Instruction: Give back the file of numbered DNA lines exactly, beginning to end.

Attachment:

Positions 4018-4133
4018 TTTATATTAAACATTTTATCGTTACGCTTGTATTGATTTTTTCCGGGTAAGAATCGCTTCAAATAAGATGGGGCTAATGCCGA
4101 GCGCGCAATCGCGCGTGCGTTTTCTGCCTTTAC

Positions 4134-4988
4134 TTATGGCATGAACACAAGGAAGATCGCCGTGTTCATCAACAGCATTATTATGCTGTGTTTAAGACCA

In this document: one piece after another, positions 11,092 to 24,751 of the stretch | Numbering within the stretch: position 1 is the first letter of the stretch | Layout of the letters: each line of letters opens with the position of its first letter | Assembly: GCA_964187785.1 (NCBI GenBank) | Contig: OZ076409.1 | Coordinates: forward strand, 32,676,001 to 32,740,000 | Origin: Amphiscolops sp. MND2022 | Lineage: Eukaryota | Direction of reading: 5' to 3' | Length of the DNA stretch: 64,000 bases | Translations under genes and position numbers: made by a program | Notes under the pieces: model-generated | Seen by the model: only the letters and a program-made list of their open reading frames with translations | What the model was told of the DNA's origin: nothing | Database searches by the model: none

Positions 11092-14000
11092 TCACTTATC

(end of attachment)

Positions 4018-4133
4018 TTTATATTAAACATTTTATCGTTACGCTTGTATTGATTTTTTCCGGGTAAGAATCGCTTCAAATAAGATGGGGCTAATGCCGA
4101 GCGCGCAATCGCGCGTGCGTTTTCTGCCTTTAC

Positions 4134-4988
4134 TTATGGCATGAACACAAGGAAGATCGCCGTGTTCATCAACAGCATTATTATGCTGTGTTTAAGACCA

In this document: one piece after another, positions 11,092 to 24,751 of the stretch | Numbering within the stretch: position 1 is the first letter of the stretch | Layout of the letters: each line of letters opens with the position of its first letter | Assembly: GCA_964187785.1 (NCBI GenBank) | Contig: OZ076409.1 | Coordinates: forward strand, 32,676,001 to 32,740,000 | Origin: Amphiscolops sp. MND2022 | Lineage: Eukaryota | Direction of reading: 5' to 3' | Length of the DNA stretch: 64,000 bases | Translations under genes and position numbers: made by a program | Notes under the pieces: model-generated | Seen by the model: only the letters and a program-made list of their open reading frames with translations | What the model was told of the DNA's origin: nothing | Database searches by the model: none

Positions 11092-14000
11092 TCACTTATC